Amateur hour at Connect for Health Colorado:
A multi-million dollar IT system that Colorado officials promised would make signing up for health coverage simple has instead snagged thousands of customers and now will cost several hundred thousand dollars — if not millions — to fix.
Managers at Colorado’s health exchange, Connect for Health Colorado, plan to ask their board members on Monday to approve an emergency infusion of $322,000 for the next month to try to help customers get coverage by the Feb. 15 deadline. No warranty covers the work that the additional money will fund, the exchange’s chief technology officers said on Friday.
So who EXACTLY IS the exchanges Chief Technology Officer? Inquiring minds want to know.
Other interesting factoids…
About half of the 21,000 people who bought private insurance through the end of December through the exchange have not qualified for tax subsidies. They can skip the problematic sign-in system if they don’t want to try to qualify for subsidies.
This is not exactly correct. I believe what they are trying to say is +/- 10,500 applicants elected to not try and get a monthly subsidy. They may still be eligible for premium assistance on their tax return. Also, here’s a HINT:
IF YOU ARE CONFIDENT THAT YOU WILL NOT QUALIFY FOR PREMIUM ASSISTANCE UNDER ANY CIRCUMSTANCES, THEN DO NOT APPLY THROUGH CONNECT FOR HEALTH COLORADO. SIGN UP DIRECTLY WITH THE CARRIER OF YOUR CHOICE. A BROKER CAN HELP WITH PLAN SELECTION AND APPLYING OR YOU CAN DO IT YOURSELF.
Time out for a self serving advertisement: Oh, by the way… if you’re in Colorado and need a broker, please contact me at 303.495.3045 (or text me at 303.859.1709)! The cost to you is the same as if you did it yourself. Moving on…
The big issue has been the Shared Eligibility System between Connect for Health and Medicaid.
Colorado officials were supposed to build the shared system in 2013 and failed to do so. Since then, Medicaid head Sue Birch repeatedly has promised she would build a simple, streamlined system that would be as easy to use as Kentucky’s much-hailed sign-up system, Kynect. Colorado officials informally said the system here would be like “Kentucky on steroids.”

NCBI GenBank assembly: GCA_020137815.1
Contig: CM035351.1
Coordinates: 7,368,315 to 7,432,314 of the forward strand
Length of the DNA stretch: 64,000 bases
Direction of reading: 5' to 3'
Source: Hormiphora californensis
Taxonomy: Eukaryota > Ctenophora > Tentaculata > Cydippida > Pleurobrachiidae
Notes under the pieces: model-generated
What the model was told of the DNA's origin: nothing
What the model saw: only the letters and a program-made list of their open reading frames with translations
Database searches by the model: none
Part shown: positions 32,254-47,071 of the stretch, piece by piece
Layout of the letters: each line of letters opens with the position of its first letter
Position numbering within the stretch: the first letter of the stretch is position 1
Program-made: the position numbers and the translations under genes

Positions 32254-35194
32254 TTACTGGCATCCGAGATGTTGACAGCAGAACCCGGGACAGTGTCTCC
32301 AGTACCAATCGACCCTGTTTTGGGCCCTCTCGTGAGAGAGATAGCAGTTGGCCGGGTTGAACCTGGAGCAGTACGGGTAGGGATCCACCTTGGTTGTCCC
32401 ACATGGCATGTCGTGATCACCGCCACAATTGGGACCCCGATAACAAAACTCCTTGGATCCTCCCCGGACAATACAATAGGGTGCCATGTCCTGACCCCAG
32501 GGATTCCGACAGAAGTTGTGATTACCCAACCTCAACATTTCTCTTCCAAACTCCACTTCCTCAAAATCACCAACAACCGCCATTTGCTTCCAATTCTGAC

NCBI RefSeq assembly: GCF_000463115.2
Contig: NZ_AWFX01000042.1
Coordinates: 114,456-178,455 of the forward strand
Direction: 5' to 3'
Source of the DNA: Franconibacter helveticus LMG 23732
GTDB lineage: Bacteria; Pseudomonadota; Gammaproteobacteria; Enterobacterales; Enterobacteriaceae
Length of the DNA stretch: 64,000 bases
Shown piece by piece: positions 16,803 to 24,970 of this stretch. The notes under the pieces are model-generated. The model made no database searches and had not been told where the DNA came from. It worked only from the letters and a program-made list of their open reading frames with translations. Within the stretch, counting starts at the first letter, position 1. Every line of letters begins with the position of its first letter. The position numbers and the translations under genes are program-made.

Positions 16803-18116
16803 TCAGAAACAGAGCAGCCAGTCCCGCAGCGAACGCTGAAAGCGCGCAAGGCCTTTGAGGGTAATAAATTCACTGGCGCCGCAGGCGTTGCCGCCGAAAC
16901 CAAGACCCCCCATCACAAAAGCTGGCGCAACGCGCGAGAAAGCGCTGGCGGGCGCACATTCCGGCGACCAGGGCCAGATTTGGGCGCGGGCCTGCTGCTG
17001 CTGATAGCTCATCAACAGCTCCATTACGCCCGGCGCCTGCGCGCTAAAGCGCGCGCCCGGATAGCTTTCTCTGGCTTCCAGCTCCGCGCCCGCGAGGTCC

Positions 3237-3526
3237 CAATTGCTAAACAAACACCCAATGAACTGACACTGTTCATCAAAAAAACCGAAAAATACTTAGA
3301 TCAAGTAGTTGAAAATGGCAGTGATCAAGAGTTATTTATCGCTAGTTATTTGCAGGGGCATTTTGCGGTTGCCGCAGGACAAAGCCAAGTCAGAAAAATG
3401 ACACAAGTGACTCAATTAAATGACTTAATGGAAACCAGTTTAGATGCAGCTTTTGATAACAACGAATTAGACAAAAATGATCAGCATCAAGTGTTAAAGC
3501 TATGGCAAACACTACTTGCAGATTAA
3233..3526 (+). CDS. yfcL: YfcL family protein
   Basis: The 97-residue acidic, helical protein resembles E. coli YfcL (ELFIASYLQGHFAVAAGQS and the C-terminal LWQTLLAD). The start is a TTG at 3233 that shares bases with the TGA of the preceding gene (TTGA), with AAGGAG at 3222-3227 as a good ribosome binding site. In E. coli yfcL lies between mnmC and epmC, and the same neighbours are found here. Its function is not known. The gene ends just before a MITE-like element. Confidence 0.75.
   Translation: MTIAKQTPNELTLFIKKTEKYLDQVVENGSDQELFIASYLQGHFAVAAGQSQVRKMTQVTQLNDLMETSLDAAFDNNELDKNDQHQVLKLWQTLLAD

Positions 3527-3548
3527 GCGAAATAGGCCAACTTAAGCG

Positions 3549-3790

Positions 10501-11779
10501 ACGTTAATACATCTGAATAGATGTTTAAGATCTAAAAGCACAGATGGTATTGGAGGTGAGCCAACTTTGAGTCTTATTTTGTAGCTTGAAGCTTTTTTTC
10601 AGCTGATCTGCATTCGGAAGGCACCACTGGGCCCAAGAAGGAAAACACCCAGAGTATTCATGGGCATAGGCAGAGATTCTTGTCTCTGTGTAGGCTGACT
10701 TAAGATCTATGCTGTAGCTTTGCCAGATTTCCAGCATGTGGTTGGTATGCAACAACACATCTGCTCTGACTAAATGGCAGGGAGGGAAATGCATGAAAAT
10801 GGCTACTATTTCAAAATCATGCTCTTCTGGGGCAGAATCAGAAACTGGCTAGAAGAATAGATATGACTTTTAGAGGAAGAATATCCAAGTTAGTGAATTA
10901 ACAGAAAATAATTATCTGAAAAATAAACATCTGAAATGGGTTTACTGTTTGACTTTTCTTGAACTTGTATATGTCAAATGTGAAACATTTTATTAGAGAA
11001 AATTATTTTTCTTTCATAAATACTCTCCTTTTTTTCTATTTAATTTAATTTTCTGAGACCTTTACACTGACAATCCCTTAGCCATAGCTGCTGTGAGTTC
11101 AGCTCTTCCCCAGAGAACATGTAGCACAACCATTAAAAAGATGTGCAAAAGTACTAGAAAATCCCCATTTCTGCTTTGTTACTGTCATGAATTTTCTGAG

Instead, the system is limping along, and Drews this week had to send an apology note to exchange partners that outlined more than two dozen “known and reported issues.” Click here to see Drews’ letter.
“We realized issues have been difficult and frustrating for many since the start of open enrollment, and they have hampered your ability to serve your customers,” Drews wrote. “While we don’t anticipate a perfect system when launching new technology and programs, we certainly had higher expectations than we’ve delivered.”
Exchange board members were furious Thursday, saying they felt cornered into approving additional spending without adequate advance notice.
“We’re being told there’s no time for suggestions. We have to have it done right away,” said Dr. Mike Fallon, a board member.
“These problems didn’t start today,” Fallon said. “It’s every issue: you approve it or the sky is falling.”
Enough with the faux outrange Dr. Fallon, certainly you have your own internal and external sources of information on how Connect for Health is performing? If not, you should resign from the Board of Directors.
A side note on Connect for Health enrollment
Exchange spokesmen routinely report “enrollment gains” by lumping renewals and Medicaid sign-ups with the new customers who sign up for private health insurance.
You can’t make this stuff up.